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Thursday, March 15, 2012

I was wrong

dI don't know what it is about boredom, but it blinds you to the obvious.  Just after I finished writing my post yesterday I suddenly realised that I had a bucket load to write about, I just hadn't figured it out yet.  It's funny how at times you can easily miss what is staring you right between the eyes.  And since I have not really done that much that is blog worthy I will divert my attention to another blog that I follow.  I have referred to this blog before and it belongs to Westby G Fisher MD.  I like the way he writes and he makes some interesting points.

This one point he makes is very interesting.  People shy away from the topic for the fear of being a sexist. But I don't think Dr Wes is a sexist.  Far from it.  But in this post he is just scratching the surface on what is a topic I believe needs far more attention.  His post is here:-

http://drwes.blogspot.com/2012/03/sexism-in-government-heart-health.html

Now the point I want to make here is that women are so much better than men at drawing attention to their health issues than men and good on women for doing it too.  I will use the breast cancer, prostate cancer example.  Both cancers effect a similar number of people, and both have similar death rates.

In Australia, there are two sporting events in Australia, pink footy day and Jane McGrath day at the AFL and cricket respectively.  Both days are designed to raise money and awareness for breast cancer, and they do a fantastic job doing it.  Commentators, players, officials and spectators alike all get behind it and the organisers can all give themselves a pat on the back because they do a fantastic job.

My point is why is prostate cancer or other mens health issues not given the same amount of media exposure?  I mean football and cricket are both sports that have a definite male skew, so why are these sports not utilised to communicate what is a male problem?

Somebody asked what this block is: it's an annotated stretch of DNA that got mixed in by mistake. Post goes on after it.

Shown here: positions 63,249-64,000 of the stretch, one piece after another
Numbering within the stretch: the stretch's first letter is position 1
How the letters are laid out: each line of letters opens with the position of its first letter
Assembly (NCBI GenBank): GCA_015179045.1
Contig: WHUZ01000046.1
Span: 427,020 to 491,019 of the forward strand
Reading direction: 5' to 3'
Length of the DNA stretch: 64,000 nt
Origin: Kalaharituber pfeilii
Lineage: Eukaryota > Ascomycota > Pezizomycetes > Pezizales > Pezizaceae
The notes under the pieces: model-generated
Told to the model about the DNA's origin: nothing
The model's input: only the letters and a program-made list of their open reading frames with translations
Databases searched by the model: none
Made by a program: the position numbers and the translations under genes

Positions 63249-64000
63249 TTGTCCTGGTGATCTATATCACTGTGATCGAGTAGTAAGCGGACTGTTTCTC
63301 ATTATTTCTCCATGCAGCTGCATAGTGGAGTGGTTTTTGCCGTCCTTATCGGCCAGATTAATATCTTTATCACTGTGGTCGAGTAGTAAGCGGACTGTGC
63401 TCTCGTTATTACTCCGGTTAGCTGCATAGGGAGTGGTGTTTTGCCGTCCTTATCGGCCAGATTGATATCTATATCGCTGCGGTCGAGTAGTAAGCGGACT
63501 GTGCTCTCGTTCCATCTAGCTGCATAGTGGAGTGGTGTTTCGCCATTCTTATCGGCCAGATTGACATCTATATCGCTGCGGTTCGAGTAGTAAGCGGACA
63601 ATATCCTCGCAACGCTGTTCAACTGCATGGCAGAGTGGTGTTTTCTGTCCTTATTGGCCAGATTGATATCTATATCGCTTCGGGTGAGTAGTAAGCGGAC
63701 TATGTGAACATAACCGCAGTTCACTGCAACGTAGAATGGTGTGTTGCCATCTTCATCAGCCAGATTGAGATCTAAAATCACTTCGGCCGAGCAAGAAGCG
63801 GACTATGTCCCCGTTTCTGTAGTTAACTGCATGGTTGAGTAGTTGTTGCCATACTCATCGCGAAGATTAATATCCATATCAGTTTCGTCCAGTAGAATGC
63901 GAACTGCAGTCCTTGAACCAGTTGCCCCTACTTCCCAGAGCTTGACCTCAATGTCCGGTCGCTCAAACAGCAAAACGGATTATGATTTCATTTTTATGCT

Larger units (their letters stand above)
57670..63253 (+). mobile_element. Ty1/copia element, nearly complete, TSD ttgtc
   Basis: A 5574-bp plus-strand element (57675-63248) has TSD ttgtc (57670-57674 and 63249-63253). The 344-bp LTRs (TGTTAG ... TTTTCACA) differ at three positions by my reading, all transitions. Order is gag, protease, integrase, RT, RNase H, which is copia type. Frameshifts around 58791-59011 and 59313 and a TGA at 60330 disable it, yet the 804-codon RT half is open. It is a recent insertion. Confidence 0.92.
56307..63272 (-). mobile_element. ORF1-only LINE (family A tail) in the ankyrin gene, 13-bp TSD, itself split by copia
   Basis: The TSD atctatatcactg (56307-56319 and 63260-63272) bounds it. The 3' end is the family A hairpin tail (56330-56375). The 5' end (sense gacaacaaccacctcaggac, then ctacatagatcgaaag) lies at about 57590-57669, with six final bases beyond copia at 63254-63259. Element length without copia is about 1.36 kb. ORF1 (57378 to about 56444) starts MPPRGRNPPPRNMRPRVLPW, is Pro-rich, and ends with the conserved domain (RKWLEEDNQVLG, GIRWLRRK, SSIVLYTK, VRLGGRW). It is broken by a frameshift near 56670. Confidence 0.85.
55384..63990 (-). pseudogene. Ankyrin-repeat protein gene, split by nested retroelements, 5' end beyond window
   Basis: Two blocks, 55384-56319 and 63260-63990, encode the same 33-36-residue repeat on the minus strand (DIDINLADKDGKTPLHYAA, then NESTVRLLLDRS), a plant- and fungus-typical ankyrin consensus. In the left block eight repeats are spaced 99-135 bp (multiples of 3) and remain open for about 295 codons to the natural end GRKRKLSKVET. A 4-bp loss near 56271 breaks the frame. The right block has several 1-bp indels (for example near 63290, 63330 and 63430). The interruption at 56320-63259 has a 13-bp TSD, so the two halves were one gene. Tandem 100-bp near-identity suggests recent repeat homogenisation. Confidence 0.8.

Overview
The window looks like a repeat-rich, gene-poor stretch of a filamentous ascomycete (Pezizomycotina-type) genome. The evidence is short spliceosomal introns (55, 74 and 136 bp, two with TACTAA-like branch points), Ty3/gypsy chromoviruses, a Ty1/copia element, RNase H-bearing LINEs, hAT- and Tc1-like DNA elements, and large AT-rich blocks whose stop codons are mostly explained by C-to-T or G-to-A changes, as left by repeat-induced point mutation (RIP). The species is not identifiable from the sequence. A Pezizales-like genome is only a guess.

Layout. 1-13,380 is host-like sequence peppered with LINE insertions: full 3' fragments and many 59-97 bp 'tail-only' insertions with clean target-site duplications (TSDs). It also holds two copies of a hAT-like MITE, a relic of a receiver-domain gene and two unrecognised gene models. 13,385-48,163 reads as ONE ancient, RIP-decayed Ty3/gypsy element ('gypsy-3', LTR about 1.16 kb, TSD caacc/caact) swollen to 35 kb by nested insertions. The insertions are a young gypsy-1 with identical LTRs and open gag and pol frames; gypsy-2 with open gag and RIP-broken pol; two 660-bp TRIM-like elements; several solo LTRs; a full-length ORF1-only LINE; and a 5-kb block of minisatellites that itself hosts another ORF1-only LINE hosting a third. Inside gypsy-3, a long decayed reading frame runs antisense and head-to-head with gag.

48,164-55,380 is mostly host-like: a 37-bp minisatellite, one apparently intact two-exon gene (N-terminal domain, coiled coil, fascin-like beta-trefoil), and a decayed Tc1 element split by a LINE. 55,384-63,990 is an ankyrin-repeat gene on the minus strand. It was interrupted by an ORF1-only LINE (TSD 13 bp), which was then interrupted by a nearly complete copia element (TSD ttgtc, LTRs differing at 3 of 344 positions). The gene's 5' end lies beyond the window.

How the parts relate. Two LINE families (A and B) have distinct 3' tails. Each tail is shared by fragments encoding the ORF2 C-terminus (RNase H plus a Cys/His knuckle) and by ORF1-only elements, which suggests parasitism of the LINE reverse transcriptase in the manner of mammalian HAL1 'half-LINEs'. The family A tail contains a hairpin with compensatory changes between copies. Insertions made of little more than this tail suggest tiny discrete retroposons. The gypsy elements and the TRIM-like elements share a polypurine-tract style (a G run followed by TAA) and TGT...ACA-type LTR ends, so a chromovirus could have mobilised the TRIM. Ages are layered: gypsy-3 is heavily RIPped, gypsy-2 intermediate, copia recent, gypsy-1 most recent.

I'll tell you why.  Because men are lousy at speaking out about their health issues.  I don't know what it is.  Whether we are embarrassed or ashamed or lazy or prefer to just deal with these things by themselves or all of the above, but our health issues just don't get the same coverage.  So I've put a few ideas on what men can do to help themselves.

  1. If you think something is wrong, get it checked.  You help yourself and the people just like you by getting in the system and beefing up the statistics.
  2. Get a check up.  Officially I have one every 12 months.  Did you know that women account for 60% of all doctors appointments.  By looking after yourself you can help redress this imbalance and bring attention to men and their problems.
  3. You don't need to have a great idea, just follow the ideas of others.  THere is strength in numbers.
  4. Support by showing awareness or giving money.
These are but a few ideas.   As for women, we could really use your help or just keep doing what you're doing.  It is up to us men to catch up.  Until next time, stay well:)

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